T+A showed four new components. These included the MP 2000 R ($6500), a CD transport/network player/DAC/wireless streamer combo that can play up to 8xDSD and does everything but analog and wash your windows; PA 2500 R amplifier ($8700) that outputs 140Wpc into 8 ohms and 280Wpc into 4 ohms there is also a lower powered PA 2000 R ($6500) that outputs 100Wpc into 8 and doubles into 4.
There are now also two versions of the G 2000 R turntable, the first ($7400) with a Clearaudio arm and Clearaudio MC2 cartridge, the latter ($5400) with a Rega arm and Ortofon 2M Bronze cartridge. Add in T+A Criterion TCD 210 S loudspeakers ($10,800/pair in gloss black), T+A cabling, and T+A power bar, and you had a very nice but slightly gray presentation. Then again, as I discovered in no short order, the majority of systems at High End 2015 sounded a little gray around the edges.
Manousselis looks rightfully proud as he stands next to Dynaudio's Focus 400 XD high-resolution self-powered loudspeaker ($11,000/pair). The Focus 400 XD boasts three times the power of the XEO loudspeaker and has more advanced DSP.
In his hand rests the new Dynaudio Connect wireless transmitter ($TBD). Shipping by July, the Connect, which works with both the Focus XD (for optional fully wireless operation at 24/96) and XEO self-powered wireless loudspeaker models, offers two analog inputs (stereo mini and RCA) and three digital inputs (Toslink, coax and USB), Bluetooth connectivity, an Ethernet input that allows full Dynaudio App control of the system, and DNLA compatibility.
Dynaudio Connect sends a pure digital signal all the way to the speaker's internal digital amplifiers, which are optimized to the drivers via advanced DSP. Room position response can be fine-tuned via the Speaker Position EQ feature. With the source an NAD M50 with Swoboda mods, music sounded the warmest, clearest, and most natural of the three rooms I had visited so far. Color me impressed.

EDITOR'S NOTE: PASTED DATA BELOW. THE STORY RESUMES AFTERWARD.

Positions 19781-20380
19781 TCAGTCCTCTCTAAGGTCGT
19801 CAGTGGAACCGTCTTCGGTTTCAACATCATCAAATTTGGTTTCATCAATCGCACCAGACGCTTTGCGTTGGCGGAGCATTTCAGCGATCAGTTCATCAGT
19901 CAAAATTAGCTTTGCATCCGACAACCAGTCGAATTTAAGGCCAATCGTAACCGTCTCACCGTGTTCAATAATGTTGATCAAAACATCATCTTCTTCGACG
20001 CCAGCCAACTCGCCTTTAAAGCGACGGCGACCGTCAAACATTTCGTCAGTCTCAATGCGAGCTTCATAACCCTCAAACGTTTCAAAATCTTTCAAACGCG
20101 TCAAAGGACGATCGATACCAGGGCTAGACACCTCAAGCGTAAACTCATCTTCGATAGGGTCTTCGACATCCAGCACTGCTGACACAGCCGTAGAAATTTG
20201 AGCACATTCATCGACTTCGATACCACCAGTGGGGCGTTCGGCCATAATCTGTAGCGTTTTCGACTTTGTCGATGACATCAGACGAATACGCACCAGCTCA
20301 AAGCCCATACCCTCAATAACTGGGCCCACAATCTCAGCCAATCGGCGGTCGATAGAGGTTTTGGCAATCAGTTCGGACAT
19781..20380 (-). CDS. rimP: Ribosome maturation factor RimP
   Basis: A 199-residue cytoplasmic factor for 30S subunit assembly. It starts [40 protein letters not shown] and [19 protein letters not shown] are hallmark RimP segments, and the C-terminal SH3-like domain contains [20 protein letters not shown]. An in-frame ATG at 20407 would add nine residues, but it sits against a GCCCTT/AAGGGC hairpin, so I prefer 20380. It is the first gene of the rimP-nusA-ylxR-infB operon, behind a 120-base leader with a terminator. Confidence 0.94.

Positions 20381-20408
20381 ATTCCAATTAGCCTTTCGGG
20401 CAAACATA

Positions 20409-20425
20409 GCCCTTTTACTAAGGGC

I sometimes cannot resist including, in show reports, unintentional show art in the form of boxes and gear piled up in exhibitors' bathrooms. But nothing tops this shameless ad for PMC that adorned some of the Men's Room urinals at High End 2015.
Losing track of time amidst the splendor had me arriving at the official press conference for High End 2015 after the conclusion of the presentation by the all-male board of the High End Society, headed by chairman Kurt Hecker (second from right). What struck me in the brief time I listened to questions and answers was how one of the society's goals, "to teach people that music is essential to life," is shared by audiophiles worldwide. Another wish that many industry members hold in common is the ability to "let young people hear concert quality sound reproduction at home, and at a price they can afford."
"The society can be catalysts, but we can't launch an embargo on a list of bad or heavily compressed music," we were told. As I dashed out to more rooms, it was sounding just like the discussion that dominated the Ask the Editors panel at AXPONA 2015. We are all connected.